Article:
• In one aspect of the present disclosure, at least one of one or more clock frequencies of one or more internal circuits of the apparatus or one or more voltages of the one or more internal circuits may be decreased, if the one or more internal temperatures associated with the one or more internal circuits exceed one or more threshold levels. On the other hand, the one or more clock frequencies of the one or more internal circuits may be increased, if the one or more internal temperatures are below one or more other threshold levels.
  • In one configuration, the apparatus 250 for wireless communication includes means for monitoring estimated one or more powers dissipated by one or more parts of the apparatus 250 over a period of time, and means for adjusting at least one QoS aspect of the apparatus 250 based on the monitored estimated one or more powers. In some aspects, the apparatus 250 may also comprise a means for monitoring one or more temperatures of the one or more parts and a means for adjusting the at least one QoS aspect of the apparatus 250 based on the one or more monitored temperatures. In one aspect, the aforementioned means may be the processor 270 configured to perform the functions recited by the aforementioned means. In another aspect, the aforementioned means may be a module or any apparatus configured to perform the functions recited by the aforementioned means.
  • Those of skill in the art would understand that information and signals may be represented using any of a variety of different technologies and techniques. For example, data, instructions, commands, information, signals, bits, symbols, and chips that may be referenced throughout the above description may be represented by voltages, currents, electromagnetic waves, magnetic fields or particles, optical fields or particles, or any combination thereof.
  • Those of skill would further appreciate that the various illustrative logical blocks, modules, circuits, and algorithm steps described in connection with the disclosure herein may be implemented as electronic hardware, computer software, or combinations of both. To clearly illustrate this interchangeability of hardware and software, various illustrative components, blocks, modules, circuits, and steps have been described above generally in terms of their functionality. Whether such functionality is implemented as hardware or software depends upon the particular application and design constraints imposed on the overall system. Skilled artisans may implement the described functionality in varying ways for each particular application, but such implementation decisions should not be interpreted as causing a departure from the scope of the present disclosure.
  • The various illustrative logical blocks, modules, and circuits described in connection with the disclosure herein may be implemented or performed with a general-purpose processor, a digital signal processor (DSP), an application specific integrated circuit (ASIC), a field programmable gate array (FPGA) or other programmable logic device, discrete gate or transistor logic, discrete hardware components, or any combination thereof designed to perform the functions described herein. A general-purpose processor may be a microprocessor, but in the alternative, the processor may be any conventional processor, controller, microcontroller, or state machine. A processor may also be implemented as a combination of computing devices, e.g., a combination of a DSP and a microprocessor, a plurality of microprocessors, one or more microprocessors in conjunction with a DSP core, or any other such configuration.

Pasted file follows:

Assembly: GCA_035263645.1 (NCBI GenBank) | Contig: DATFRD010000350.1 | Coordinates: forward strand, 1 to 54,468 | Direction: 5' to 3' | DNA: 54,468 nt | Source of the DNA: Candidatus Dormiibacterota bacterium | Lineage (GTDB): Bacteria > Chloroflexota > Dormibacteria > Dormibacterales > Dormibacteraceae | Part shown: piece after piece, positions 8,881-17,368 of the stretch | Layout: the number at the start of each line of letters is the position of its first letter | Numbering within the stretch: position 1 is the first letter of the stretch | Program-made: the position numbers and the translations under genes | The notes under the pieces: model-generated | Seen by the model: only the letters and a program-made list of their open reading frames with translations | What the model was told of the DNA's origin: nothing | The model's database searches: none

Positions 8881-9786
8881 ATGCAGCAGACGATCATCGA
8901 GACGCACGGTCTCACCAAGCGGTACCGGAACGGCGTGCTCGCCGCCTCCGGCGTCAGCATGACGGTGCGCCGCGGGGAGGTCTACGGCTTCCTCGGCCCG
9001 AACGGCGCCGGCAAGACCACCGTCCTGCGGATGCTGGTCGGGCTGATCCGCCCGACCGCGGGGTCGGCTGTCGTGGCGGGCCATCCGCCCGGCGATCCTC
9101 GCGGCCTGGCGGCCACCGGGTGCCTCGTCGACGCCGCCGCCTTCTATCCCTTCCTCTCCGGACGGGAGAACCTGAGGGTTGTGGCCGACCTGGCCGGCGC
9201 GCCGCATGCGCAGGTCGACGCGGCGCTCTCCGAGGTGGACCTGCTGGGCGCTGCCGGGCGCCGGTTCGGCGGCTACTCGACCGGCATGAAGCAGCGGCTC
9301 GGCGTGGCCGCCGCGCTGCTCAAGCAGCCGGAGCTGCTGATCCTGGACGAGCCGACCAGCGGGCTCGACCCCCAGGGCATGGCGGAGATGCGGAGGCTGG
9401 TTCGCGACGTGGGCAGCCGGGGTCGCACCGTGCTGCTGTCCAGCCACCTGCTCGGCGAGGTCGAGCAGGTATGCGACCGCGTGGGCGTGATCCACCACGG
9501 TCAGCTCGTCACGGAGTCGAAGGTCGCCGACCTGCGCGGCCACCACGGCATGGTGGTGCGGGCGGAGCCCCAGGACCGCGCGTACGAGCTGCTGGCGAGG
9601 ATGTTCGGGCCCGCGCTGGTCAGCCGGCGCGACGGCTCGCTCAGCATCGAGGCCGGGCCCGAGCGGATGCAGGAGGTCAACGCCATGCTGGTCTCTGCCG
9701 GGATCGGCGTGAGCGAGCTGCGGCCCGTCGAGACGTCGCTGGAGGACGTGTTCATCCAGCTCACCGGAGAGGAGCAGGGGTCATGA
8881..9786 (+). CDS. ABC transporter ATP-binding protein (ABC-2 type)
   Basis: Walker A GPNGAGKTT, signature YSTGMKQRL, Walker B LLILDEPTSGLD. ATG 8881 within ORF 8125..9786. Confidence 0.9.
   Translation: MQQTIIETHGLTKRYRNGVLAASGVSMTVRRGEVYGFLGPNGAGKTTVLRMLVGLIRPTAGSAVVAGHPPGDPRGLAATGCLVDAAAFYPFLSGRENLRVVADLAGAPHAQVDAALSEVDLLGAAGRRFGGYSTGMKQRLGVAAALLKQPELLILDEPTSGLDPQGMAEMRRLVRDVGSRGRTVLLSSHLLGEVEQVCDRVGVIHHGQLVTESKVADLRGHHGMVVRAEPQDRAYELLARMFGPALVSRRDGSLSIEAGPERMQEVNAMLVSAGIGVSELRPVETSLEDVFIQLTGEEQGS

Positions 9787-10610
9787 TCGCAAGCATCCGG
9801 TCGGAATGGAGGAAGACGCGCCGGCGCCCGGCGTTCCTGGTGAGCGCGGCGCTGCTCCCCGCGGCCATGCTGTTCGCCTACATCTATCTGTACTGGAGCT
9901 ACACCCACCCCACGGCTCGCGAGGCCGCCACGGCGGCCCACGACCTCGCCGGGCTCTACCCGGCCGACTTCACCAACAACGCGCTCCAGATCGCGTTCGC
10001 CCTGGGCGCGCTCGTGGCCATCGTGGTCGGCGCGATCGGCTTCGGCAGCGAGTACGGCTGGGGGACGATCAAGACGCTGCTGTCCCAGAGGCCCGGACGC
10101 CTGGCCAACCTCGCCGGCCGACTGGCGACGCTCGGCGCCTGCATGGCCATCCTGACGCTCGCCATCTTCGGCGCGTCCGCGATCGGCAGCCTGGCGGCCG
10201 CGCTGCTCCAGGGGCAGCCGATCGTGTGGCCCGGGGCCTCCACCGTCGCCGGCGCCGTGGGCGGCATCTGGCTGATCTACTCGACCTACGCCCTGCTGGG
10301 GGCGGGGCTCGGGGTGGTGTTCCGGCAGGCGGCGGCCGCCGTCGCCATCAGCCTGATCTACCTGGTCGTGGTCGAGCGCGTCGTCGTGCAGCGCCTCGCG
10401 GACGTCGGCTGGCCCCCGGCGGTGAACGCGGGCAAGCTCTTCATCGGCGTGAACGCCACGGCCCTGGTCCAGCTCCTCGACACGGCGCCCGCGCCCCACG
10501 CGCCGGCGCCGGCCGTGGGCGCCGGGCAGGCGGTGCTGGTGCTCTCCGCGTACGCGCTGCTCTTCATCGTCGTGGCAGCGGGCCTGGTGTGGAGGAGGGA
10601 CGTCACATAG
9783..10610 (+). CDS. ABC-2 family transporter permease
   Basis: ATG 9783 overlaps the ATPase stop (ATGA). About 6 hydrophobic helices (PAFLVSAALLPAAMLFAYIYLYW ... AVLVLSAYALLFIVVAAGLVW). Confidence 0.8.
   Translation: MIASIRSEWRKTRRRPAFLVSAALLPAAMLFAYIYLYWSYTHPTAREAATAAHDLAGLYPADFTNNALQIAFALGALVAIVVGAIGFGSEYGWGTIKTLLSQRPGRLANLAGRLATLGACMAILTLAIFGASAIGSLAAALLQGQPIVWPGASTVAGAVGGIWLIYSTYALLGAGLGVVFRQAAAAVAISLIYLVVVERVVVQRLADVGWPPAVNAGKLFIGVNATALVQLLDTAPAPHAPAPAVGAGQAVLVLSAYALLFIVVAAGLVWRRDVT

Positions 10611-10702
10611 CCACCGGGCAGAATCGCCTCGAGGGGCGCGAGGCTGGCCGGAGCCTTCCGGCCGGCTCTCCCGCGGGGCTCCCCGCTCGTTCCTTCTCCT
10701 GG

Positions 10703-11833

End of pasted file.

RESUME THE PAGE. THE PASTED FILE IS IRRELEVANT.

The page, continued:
• The steps of a method or algorithm described in connection with the disclosure herein may be embodied directly in hardware, in a software module executed by a processor, or in a combination of the two. A software module may reside in RAM memory, flash memory, ROM memory, EPROM memory, EEPROM memory, registers, hard disk, a removable disk, a CD-ROM, or any other form of storage medium known in the art. An exemplary storage medium is coupled to the processor such that the processor can read information from, and/or write information to, the storage medium. In the alternative, the storage medium may be integral to the processor. The processor and the storage medium may reside in an ASIC. The ASIC may reside in a user terminal. In the alternative, the processor and the storage medium may reside as discrete components in a user terminal.
  • In one or more exemplary embodiments, the functions described may be implemented in hardware, software, firmware, or any combination thereof. If implemented in software, the functions may be stored on or transmitted over as one or more instructions or code on a computer-readable medium. Computer-readable media includes both computer storage media and communication media including any medium that facilitates transfer of a computer program from one place to another. A storage media may be any available media that can be accessed by a general purpose or special purpose computer. By way of example, and not limitation, such computer-readable media can comprise RAM, ROM, EEPROM, CD-ROM or other optical disk storage, magnetic disk storage or other magnetic storage devices, or any other medium that can be used to carry or store desired program code means in the form of instructions or data structures and that can be accessed by a general-purpose or special-purpose computer, or a general-purpose or special-purpose processor. Also, any connection is properly termed a computer-readable medium. For example, if the software is transmitted from a website, server, or other remote source using a coaxial cable, fiber optic cable, twisted pair, digital subscriber line (DSL), or wireless technologies such as infrared, radio, and microwave, then the coaxial cable, fiber optic cable, twisted pair, DSL, or wireless technologies such as infrared, radio, and microwave are included in the definition of medium. Disk and disc, as used herein, includes compact disc (CD), laser disc, optical disc, digital versatile disc (DVD), floppy disk and blu-ray disc where disks usually reproduce data magnetically, while discs reproduce data optically with lasers. Combinations of the above should also be included within the scope of computer-readable media.